Critical thinking as a future skill

Critical thinking is a familiar term and seems to be very important these days, but what is it exactly and how can it be measured?

What is critical thinking?

The definition of critical thinking varies among individuals, scientists, and test developers. Following a review of the literature, it’s evident that most definitions include cognitive abilities such as deduction and quantitative reasoning. Additionally, researchers incorporate elements from meta-cognition (e.g., reflecting on one’s thinking process and decision-making), motivation (e.g., the inclination to question assumptions), attitude (e.g., challenging personal beliefs and questioning information from “authorities”), and problem-solving techniques (e.g., logical reasoning and analyzing complex data objectively). Therefore, critical thinking can be defined as:

Critical thinking is a combination of cognitive abilities, motivation, attitude, and problem-solving techniques that facilitate logical thinking and unbiased decision-making.

Early philosophers, such as Socrates, sought ways to derive accurate conclusions and make informed decisions using questioning techniques and reasoning methods. The term “critical thinking” was coined by John Dewey in 1910, with an educational focus on fostering scientific reasoning and decision-making in everyday situations.

Why is it important?

Critical thinking has always been important for making good decisions in various aspects of life, including education, employment, and scientific inquiry. Today, as misinformation is spread, e.g. on social media, the significance of critical thinking is getting even more important. In the professional sphere, where vast amounts of data from diverse sources are available, the need for making logical, unbiased decisions based on data is escalating. Consequently, critical thinking can be regarded as an essential “future skill.” It is therefore included in lists of future skills like the OECD Learning Compass 2030 (OECD Future of Education and Skills 2030).

Measuring critical thinking with “critical thinking assessments”

Several tests are specifically designed for measuring critical thinking ability, each focusing on different aspects. Some instruments concentrate solely on cognitive aspects, resembling intelligence measures and study aptitude tests. However, they distinguish themselves from intelligence tests by incorporating more complex problem-solving tasks that sometimes simulate real-life situations.

For instance, the California Critical Thinking Skills Test (CCTST) evaluates abilities such as quantitative reasoning, deduction, problem analysis, and argument evaluation. Notably, the results of such tests are highly correlated with study aptitude tests like GRE and academic performance. Similar assessments are the Halpern Critical Thinking Assessment (HCTA) and the Watson-Glaser TM II Critical Thinking Appraisal (W-GII), which also emphasize reasoning abilities and correlate with scores in intelligence tests and study aptitude tests.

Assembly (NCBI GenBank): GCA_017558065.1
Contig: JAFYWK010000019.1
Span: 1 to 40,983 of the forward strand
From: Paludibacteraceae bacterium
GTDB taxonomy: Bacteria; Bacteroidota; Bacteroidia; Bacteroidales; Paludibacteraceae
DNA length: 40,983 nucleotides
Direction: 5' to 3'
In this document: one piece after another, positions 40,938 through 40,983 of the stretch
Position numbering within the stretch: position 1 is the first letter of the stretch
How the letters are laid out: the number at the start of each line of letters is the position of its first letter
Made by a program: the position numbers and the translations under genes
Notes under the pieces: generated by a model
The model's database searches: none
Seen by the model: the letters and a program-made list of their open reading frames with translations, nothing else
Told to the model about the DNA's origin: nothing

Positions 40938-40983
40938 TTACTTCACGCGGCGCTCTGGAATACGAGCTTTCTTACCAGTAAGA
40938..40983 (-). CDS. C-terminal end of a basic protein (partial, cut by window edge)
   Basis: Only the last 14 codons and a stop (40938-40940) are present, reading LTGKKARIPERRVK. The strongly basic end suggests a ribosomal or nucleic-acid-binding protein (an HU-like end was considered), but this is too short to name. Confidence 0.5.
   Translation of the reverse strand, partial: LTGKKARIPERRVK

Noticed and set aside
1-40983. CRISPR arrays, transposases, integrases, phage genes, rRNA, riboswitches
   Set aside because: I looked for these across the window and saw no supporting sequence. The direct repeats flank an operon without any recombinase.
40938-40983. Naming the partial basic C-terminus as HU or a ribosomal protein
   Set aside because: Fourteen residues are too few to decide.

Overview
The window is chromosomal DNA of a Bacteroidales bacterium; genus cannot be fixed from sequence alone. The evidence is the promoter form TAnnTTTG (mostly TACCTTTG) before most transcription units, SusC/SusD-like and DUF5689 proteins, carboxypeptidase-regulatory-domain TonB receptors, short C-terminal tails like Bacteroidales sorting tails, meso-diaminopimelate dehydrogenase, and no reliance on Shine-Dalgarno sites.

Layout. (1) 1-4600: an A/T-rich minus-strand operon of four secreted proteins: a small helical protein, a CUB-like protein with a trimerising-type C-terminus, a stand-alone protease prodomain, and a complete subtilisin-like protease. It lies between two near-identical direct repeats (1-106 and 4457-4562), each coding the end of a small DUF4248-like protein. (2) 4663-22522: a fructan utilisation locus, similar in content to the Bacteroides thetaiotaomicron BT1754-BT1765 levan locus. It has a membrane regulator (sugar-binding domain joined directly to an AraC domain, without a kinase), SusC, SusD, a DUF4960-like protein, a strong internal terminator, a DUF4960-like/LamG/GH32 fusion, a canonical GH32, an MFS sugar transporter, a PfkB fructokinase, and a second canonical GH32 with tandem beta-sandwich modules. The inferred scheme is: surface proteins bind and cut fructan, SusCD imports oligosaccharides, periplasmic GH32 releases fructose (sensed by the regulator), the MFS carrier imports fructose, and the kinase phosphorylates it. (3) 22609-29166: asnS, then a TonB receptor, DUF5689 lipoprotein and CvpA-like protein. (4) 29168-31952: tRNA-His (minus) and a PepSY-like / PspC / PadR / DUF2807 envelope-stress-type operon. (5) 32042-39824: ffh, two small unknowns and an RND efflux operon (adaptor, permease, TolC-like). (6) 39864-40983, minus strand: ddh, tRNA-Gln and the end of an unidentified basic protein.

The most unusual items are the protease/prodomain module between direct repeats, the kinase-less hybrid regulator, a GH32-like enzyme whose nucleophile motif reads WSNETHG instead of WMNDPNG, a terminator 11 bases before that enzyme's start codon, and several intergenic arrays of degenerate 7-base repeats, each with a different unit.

Other instruments, such as the California Measure of Mental Motivation (CM3), focus more on motivational aspects of critical thinking, such as cognitive engagement and motivation towards problem-solving and learning. Their scores are also correlated with GPA and study aptitude tests, but to a lesser extent.

Measuring critical thinking with study aptitude tests

As observed, certain critical thinking assessments exhibit high correlations with study aptitude tests, suggesting that these tests measure critical thinking abilities to a significant extent. In our study aptitude tests, we integrate classical modules assessing general mental abilities, such as quantitative reasoning, with more complex problem-solving tasks tailored to specific fields of study.

For example, our “graphs and tables” module, implemented since the 1980s in aptitude tests for economics, business administration, and science, presents graphs and tables depicting information relevant to the field of study, together with an explanatory text. Participants are then tasked with critically analyzing conclusions drawn from the provided data, distinguishing between logically deducible and non-deducible conclusions. This module, along with others such as “analyzing texts,” serves as a miniature simulation of real-world problem-solving situations encountered in academic and professional contexts. A module similar to graphs and tables was also introduced in 2012 as “integrated reasoning” in one of the most famous admission tests, the GMAT.


The ability to think critically has always been important, but in a world full of complex data and misinformation, good decision-making requires even more a logic and bias-free evaluation of data. While intelligence tests measure a significant aspect of critical thinking, specialized critical thinking assessments, as well as modern study aptitude tests, offer good measurements of this essential future skill.

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